5. We are still waiting on main cases to get machined. Hoping for July as of today.
  6. All parts in stock and ready to go. Only problem we will have right now is no input shafts for the chevy bell housing.
  7. Don't get too hung up on the fact that S5 gears are narrower than S4, they will easily handle upwards of 800 HP in a sandcar, and that's probably a conservative number. They are almost the same width as the gears in the Albins sequential trans. The reason they can't handle as much as an Albins is other factors to the original gear design and the way they fit onto the shafts.
  8. They will use the block mounted factory starter location and full size 168t flywheel.
  9. A quality shifter will certainly make a difference in the way the trans shifts, but I would have another probable cause to this. Cold gear oil is pretty thick until it warms up to about 125ºF. This cold, thick oil gets in behind the synchronizers that grab the gear who's job is to slow down or speed up the gear as you shift into the gear. This cold oil does not want to move out of the way easily so the synchro cannot grab the gear to change it's speed so you can shift into it. This is where you might feel like you cannot position the shift lever into gear. If the problem goes away when the trans warms up, then this is your likely culprit. A lower weight oil can prevent this in cold temperatures, but at the expense of losing the protection factor on the gears and causing excessive wear.
  10. There really is no way to measure how long any trans can last with the way that these are being used. There are just far too many variables. I've said it multiple times, I will say it again: One car with a big V8 can go out every other weekend and make the trans last for 5+ seasons without every touching it, then service it and all it needs is seals and a mainshaft bearing, $1500 service. Another car with a 250 HP 4 cylinder can be used a few times a year and need a service every other season, then need a new mainshaft and 2nd gear, 3rd gear, pinion bearings, etc., $2500+ service. It's all in how it's driven and the terrain it's driven on.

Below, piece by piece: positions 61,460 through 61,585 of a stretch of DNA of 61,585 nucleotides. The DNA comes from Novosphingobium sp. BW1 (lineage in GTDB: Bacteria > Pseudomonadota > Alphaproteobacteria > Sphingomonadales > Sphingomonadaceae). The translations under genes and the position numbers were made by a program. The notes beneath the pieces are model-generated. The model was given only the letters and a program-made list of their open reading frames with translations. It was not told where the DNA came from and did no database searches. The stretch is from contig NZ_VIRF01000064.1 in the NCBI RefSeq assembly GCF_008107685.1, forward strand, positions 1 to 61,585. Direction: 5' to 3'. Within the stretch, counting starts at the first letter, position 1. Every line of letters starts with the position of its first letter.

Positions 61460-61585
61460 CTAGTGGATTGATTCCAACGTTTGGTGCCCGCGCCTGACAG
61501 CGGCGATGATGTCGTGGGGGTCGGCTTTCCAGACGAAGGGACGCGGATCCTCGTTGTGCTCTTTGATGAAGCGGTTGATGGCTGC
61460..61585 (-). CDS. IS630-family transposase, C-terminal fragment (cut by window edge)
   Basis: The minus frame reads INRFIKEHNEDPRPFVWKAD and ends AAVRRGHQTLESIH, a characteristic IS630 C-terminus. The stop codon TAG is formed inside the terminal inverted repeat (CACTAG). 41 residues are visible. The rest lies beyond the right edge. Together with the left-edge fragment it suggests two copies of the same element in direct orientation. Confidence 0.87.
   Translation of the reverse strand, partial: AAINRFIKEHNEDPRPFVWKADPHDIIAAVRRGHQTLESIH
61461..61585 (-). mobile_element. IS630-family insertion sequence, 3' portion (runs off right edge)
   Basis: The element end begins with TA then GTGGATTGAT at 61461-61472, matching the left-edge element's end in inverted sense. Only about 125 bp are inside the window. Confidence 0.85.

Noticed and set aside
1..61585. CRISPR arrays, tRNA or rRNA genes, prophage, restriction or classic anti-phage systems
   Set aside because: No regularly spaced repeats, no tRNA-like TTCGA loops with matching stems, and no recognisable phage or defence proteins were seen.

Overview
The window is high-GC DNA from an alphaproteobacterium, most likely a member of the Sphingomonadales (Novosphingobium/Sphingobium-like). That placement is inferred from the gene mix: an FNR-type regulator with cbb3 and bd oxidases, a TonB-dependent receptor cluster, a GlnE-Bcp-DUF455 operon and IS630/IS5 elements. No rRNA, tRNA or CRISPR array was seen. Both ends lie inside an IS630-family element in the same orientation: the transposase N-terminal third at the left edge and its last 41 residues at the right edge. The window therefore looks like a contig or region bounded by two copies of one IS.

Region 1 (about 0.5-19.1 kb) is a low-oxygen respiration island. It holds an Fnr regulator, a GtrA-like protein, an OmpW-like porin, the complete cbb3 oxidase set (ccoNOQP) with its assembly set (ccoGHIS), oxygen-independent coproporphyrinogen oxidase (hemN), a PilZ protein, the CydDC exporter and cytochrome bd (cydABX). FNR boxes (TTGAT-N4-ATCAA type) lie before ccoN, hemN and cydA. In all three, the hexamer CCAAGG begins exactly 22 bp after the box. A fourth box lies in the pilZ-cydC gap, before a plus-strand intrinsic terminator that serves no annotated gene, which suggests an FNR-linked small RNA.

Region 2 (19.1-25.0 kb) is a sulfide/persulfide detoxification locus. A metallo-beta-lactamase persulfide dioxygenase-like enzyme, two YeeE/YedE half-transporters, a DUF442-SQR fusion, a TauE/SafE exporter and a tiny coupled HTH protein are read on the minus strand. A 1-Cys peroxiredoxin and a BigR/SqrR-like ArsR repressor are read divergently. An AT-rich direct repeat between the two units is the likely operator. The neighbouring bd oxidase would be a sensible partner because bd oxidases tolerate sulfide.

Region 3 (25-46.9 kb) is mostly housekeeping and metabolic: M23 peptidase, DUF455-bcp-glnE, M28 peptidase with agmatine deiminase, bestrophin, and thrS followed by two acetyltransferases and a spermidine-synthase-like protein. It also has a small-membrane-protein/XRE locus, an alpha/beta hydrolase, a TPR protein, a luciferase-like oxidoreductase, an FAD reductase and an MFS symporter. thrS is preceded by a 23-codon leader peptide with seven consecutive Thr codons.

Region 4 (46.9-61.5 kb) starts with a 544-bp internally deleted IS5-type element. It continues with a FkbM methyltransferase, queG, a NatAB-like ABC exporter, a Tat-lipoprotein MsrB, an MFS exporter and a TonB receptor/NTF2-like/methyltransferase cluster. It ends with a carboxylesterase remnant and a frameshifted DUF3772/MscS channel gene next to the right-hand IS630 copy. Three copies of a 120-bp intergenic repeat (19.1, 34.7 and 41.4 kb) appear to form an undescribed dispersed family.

11. Throw as much as you want at them, I have bills to pay. 😎
  12. The McCleod clutch should fit in the BH, but you will have to take the proper measurements to figure out the correct throw out bearing spacing and air gap. We will REM polish all of the necessary components for $395.00, this includes the shift drum and any items that have "friction" in the trans. We do not recommend the cryogenic treatments to our gears as there are some bad effects on gears that have been finely tuned in our heat treat process. Better explained over a phone call.
  13. We list the correct pilot bearing and throw out bearing including spacing in the description for all of our clutch kits on the website. I am going to see if we can get a better type of spreadsheet made that will be easier to figure out what is needed a bit faster with less searching.
  14. Correct. Correct. The only factor that would compare strength would be what ratio. A 4.86 2D and a 4.86 S4/5 are the exact same gear, just different pinion shaft. The only thing that one might call me out on is that an S4/5 has a 4.57 option, which is stronger than a 4.86, where as a 2D does not offer a 4.57 ratio, only 4.86 and lower. The taller the ratio, the stronger the gear is.